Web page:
Another reason for public anger is that the Thaksin government has been unable to find some solution to the sustained and re-intensified Muslim insurgency in the four most southern Thai provinces, which has left hundreds dead, including many educational workers, over the past two years.
It is part of a political struggle in response to decades of government oppression, going back in part to 1909, when the border between Siam and British-controlled Malaya was drawn, which by fiat from above included a large ethnic Malay Muslim population within the boundaries of the Thai state. So a finger of Western colonialism was in that unresolved problem. It is a movement for greater voice and local autonomy — not necessarily separatism — as demanded by PULO (Pattani United Liberation Organization) and BERSATU (United Front), the two major guerrilla groups — in a region of Thailand ethnically and culturally distinct and generally impoverished.8
But Washington is watching this Muslim liberation movement in the troubled Thai south with an American-eagle eye and aiding Thaksin’s government, possibly assisted by Israeli military advisors, in training the Thai army in counter-insurgency techniques. Part of the Bush administration’s “war on terror” by proxy in Southeast Asia. The result to date has been predictably disastrous, with ever more bloodshed and anger.
Dr. Wan Kadir, who recently stepped down as head of BERSATU, stressed: “I never allowed for the use of violent tactics . . . if I am asked to take part in the discussions and dialogue I would be willing to do so, as I truly wish to see an end to this destruction and fighting.”9 The Thaksin government is not listening.
Education for Passivity
SHADOWED COUNTRY by Pira Sudham
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Thailand is a country where many institutions, including the schools, have de-politicized almost everybody. As Thai writer Pira Sudham wrote recently in the “dedication” to his new novel Shadowed Country, after growing up in the Thai province of Buriram, he chose to leave Thailand to “become a thinking person. I must rebuild my mind that has been maimed and stunted during the formative years by a feudal education, aimed at inducing subservience and mindlessness. We were supposed to become unthinking, obedient, silent and submissive so as to be governable, exploitable and harmless. We were not to have inquiring minds and critical thinking. We must not be opinionated, forthright, opposing the authorities in any way.” The present renewed student upsurge is also a protest against that inculcation of passivity and deference to authority so strong in traditional Thai culture and education, even today.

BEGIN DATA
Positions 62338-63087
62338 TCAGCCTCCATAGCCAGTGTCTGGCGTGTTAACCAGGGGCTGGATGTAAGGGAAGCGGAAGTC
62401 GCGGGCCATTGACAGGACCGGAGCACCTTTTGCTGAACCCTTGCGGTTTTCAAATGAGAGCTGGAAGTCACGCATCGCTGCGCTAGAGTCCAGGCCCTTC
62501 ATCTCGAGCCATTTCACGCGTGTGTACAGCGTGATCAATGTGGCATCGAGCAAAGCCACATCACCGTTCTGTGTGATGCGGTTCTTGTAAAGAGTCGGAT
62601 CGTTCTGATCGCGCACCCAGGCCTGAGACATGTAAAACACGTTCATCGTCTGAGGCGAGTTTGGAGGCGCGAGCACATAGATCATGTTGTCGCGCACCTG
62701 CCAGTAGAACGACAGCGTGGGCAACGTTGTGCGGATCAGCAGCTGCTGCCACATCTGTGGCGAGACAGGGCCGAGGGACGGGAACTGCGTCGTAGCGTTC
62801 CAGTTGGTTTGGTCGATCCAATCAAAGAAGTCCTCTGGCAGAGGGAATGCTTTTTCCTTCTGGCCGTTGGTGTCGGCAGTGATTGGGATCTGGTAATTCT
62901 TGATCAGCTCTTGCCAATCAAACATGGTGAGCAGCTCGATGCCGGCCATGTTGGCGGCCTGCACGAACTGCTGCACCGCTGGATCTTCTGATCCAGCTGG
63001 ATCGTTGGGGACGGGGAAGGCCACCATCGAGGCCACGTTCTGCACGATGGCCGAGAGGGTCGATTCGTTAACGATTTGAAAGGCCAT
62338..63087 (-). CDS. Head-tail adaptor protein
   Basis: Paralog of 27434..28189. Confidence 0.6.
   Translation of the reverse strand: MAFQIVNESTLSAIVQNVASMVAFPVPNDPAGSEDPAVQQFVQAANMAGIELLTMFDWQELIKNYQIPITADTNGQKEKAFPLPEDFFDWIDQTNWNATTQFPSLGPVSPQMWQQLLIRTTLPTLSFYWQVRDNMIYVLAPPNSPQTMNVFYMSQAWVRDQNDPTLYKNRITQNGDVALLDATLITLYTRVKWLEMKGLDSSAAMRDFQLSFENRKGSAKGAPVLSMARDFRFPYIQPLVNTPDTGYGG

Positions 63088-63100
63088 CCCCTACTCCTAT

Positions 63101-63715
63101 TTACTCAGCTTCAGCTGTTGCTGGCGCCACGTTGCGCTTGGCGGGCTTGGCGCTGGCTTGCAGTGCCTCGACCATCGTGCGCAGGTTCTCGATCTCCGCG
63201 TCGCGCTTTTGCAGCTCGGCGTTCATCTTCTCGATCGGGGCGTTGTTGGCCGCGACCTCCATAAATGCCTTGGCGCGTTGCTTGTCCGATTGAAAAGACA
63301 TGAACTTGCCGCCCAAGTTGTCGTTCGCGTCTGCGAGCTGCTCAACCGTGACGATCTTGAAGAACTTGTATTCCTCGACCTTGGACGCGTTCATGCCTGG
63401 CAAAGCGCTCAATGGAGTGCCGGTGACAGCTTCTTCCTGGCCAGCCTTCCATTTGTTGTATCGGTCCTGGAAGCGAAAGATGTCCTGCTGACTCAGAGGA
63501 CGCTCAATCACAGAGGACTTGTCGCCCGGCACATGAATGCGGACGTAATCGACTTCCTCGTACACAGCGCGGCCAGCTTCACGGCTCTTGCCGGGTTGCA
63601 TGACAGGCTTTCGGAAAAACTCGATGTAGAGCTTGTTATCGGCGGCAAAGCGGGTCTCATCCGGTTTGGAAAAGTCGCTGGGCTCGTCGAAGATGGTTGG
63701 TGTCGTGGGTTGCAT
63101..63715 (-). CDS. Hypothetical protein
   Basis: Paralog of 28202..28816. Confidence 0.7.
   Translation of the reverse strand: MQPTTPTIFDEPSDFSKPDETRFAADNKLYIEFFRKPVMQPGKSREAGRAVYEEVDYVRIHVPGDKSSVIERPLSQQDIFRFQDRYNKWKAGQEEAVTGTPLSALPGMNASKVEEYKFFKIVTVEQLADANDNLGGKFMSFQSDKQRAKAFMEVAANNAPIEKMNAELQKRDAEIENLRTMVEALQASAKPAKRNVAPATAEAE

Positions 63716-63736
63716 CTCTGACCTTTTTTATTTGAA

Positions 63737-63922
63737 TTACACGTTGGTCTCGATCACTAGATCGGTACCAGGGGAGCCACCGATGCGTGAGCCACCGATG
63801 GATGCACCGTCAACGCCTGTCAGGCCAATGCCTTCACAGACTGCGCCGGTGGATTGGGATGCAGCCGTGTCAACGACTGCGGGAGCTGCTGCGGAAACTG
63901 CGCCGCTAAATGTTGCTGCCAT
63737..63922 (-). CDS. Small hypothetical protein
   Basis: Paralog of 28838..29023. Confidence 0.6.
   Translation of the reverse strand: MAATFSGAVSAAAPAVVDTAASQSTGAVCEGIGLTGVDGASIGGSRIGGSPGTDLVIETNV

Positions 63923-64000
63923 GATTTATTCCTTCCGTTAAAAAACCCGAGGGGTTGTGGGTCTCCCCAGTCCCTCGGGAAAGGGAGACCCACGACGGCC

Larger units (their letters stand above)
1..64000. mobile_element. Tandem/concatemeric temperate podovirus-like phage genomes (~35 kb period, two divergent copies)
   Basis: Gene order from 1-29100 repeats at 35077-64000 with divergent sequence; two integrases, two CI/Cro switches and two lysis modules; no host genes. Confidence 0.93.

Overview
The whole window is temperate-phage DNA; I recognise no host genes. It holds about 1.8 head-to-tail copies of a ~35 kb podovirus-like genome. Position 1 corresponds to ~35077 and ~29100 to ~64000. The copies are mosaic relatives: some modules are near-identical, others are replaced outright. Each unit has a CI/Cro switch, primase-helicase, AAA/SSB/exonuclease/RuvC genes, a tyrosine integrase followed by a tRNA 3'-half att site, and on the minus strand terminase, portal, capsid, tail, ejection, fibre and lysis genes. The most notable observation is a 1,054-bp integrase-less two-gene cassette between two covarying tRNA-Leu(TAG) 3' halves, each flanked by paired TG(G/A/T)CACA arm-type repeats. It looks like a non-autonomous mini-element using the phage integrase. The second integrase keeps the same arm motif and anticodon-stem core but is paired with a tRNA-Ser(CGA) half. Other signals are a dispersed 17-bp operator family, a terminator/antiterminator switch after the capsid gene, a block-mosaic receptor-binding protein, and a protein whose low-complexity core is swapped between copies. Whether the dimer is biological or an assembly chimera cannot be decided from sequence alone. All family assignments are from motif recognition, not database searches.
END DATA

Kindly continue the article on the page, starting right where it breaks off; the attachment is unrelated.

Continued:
Two Nations, Rich and Poor
What is driving the public mobilization is a deep disgust for the lies and super-greed of those in power. And the widening gap between the “educated” meritocracy and the great masses of people, often barely surviving on the official minimum daily wages of 130 baht (3.25 USD) in provincial areas and 170 baht (4.25 USD) in Bangkok. Students are frequently employed seasonally at similar exploitative wages in the tourist industry, even in posh resorts and restaurants. Many households in villages in the Thai south and northeast have monthly incomes of 125 USD, dropping to even less during the extended monsoon.
The links in global Capital that are choking the Thai people and cementing an ever widening chasm between the wealthy few and the multitude are clear to growing numbers of Thais. This has been strongly impressed on the Thai public sphere in early 2006. An extraordinary chemistry of consciousness-raising is now underway, with students increasingly at its catalytic center.
There is no SDS in Thailand, but the student organization now being recreated in the U.S. could inspire some Thai students — and veterans of the 1973 Student/Worker Revolt — to move in similar directions, recovering past militancy and forging a movement for far more direct and decentralized democracy. And the groundwork for a genuinely participatory, worker-controlled economy.
6 “Grass-roots Crucial to Thaksin’s Political Fate,” The Nation 13 February 2006.
7 “10,000 Protest US-Thai FTA Talks,” Bangkok Post 8 January 2006. and “Eleven People’s Alliances and Ten of Thousands Activists Demand a Stoppage of Negotiation on Life-Cr,” Focus on the Global South, 10 January 2006.
8 Farish A. Noor gives an informed analysis of the conflict in “Southern Thailand: A Bloody Mess about to Get Bloodier,” Islamic Human Rights Comission, 30 April 2004.
9 Farish A. Noor, “Dr. Wan Kadir Announces Decision to Retire and Return to Native Land!” (Interview with Wan Kadir), Brand New Malaysian, July 5, 2005.
Noknoi Daeng is the nom de guerre of a writer based in Thailand.